Internal conversations obtained by The New York Times suggest chief executive Jesse Powell said he was prepared to break the law if the potential benefits of doing so would outweigh fines.
Kraken has reportedly been under investigation for three years on suspicion of violating U.S. sanctions.
According to The New York Times, the crypto exchange has allowed users in Iran to buy and sell digital tokens.
Multiple sources told the newspaper that the Treasury Department began its investigation in 2019 — and a fine is expected.
The newspaper notes that this would make Kraken the biggest crypto firm to face enforcement action in relation to sanctions that have been in force since 1979.
Awkwardly, Kraken has been known to take a contrary tone toward sanctions in the past.
When crypto exchanges were facing calls to block all Russian users in response to the conflict in Ukraine, Kraken said it was reluctant to do so.
Uncomfortably for Kraken, internal conversations obtained by the newspaper suggest chief executive Jesse Powell said he was prepared to break the law if the potential benefits of doing so would outweigh fines.
What's more, the report suggests a spreadsheet was shared with employees that revealed 1,522 Kraken users were based in Iran. A further 149 lived in Syria and 83 in Cuba — both countries that are also subject to American sanctions.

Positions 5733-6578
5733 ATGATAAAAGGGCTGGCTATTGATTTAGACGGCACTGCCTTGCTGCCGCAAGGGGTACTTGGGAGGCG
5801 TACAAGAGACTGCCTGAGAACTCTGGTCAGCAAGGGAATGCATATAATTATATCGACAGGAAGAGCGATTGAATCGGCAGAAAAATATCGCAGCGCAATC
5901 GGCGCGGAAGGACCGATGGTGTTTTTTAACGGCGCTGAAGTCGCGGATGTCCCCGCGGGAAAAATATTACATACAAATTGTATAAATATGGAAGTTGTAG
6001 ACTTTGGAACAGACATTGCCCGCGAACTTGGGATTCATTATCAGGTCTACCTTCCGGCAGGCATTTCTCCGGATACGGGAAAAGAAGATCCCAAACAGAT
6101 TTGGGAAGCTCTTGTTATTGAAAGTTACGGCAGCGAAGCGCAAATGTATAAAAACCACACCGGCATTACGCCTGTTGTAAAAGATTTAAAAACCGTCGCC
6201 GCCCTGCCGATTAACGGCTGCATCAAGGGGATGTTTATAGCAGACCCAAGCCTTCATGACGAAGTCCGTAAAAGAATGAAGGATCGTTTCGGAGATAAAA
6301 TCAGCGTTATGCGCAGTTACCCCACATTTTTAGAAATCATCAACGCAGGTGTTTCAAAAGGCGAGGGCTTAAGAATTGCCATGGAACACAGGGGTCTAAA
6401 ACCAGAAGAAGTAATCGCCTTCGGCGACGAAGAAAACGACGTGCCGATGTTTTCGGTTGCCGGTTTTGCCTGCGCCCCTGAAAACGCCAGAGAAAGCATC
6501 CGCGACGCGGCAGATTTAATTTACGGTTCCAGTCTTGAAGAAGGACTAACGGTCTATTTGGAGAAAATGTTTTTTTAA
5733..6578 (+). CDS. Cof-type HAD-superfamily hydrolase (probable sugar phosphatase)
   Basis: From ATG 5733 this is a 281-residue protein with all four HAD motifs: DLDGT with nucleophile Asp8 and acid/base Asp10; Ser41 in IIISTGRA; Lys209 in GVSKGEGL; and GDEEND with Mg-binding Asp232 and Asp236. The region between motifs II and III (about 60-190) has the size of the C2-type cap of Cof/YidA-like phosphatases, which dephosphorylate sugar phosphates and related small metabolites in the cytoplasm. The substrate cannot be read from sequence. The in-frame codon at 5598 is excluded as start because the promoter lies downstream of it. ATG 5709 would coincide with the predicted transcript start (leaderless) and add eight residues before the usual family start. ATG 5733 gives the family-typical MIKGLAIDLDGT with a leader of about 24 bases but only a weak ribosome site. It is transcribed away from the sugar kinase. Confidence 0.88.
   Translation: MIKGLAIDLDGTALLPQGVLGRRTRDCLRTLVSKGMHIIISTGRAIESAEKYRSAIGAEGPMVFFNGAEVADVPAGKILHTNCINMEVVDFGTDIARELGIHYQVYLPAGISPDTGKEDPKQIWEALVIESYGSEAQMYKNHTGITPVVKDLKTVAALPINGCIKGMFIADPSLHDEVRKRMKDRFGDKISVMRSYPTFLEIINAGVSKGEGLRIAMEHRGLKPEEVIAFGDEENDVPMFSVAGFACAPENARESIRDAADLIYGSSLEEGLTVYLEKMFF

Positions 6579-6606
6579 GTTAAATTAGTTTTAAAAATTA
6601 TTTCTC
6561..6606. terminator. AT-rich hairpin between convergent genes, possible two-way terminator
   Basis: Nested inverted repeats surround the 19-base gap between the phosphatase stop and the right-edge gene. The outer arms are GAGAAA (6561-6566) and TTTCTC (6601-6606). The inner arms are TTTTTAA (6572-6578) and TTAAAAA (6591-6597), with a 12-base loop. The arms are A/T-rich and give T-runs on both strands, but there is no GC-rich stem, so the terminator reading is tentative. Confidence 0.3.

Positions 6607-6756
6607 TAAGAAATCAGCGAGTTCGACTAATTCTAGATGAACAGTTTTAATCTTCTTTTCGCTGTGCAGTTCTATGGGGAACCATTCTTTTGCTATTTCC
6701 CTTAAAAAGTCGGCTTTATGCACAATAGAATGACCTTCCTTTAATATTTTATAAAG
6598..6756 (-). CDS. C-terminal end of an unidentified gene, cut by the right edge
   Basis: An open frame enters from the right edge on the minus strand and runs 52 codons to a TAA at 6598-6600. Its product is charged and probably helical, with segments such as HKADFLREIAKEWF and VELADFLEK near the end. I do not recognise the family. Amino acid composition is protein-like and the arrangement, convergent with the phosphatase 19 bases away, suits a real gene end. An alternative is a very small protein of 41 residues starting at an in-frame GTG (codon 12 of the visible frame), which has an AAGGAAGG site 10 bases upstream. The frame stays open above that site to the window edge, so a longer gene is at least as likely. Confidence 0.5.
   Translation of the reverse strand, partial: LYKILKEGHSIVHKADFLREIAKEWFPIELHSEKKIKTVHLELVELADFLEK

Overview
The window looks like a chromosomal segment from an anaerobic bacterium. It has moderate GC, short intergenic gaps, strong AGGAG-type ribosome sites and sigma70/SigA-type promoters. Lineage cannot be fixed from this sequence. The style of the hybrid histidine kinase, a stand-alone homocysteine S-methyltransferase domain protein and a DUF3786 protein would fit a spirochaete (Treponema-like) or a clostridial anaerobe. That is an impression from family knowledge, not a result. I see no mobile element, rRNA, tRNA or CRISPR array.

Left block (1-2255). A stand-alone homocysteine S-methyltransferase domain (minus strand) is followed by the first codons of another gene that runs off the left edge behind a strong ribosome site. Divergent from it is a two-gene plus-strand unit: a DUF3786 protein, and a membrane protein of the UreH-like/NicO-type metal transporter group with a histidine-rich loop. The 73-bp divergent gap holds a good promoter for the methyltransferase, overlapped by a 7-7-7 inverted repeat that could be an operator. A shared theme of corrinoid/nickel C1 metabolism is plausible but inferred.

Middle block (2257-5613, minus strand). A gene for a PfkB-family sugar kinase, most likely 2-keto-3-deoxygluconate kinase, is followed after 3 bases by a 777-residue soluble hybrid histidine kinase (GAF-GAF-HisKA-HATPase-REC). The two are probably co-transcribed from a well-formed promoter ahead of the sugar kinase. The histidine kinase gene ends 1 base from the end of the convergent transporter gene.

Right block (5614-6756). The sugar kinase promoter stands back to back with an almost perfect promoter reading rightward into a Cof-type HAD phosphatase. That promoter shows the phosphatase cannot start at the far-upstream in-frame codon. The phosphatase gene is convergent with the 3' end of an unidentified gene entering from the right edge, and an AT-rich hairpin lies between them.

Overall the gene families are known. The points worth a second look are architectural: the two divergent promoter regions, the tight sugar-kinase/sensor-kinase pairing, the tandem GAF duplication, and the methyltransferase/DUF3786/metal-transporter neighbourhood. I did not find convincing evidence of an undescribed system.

Both Kraken and the Treasury Department have refused to comment publicly on the prospect of an investigation. However, the exchange's chief legal officer Marco Santori said the company "closely monitors compliance with sanctions laws" — and reports "even potential issues" to regulators.
Why This Matters
Regulators around the world are increasingly worried that cryptocurrencies could be used to blunt the impact of sanctions.
Indeed, North Korea has been accused of raking in billions through a state-sponsored hacking campaign to steal cryptocurrencies — with experts claiming that funds have been used to fund the isolated state's nuclear weapons programs.
However, some have suggested that these fears are overblown — and that the crypto markets are simply too thin to be used for sanctions evasion on an industrial scale.
There has been precedent when it comes to crypto companies being fined for sanctions violations. Back in February 2021, BitPay was fined $507,375 after being accused of facilitating 2,102 violations — with people in Crimea, Cuba, North Korea, Iran, Sudan and Syria using its platform.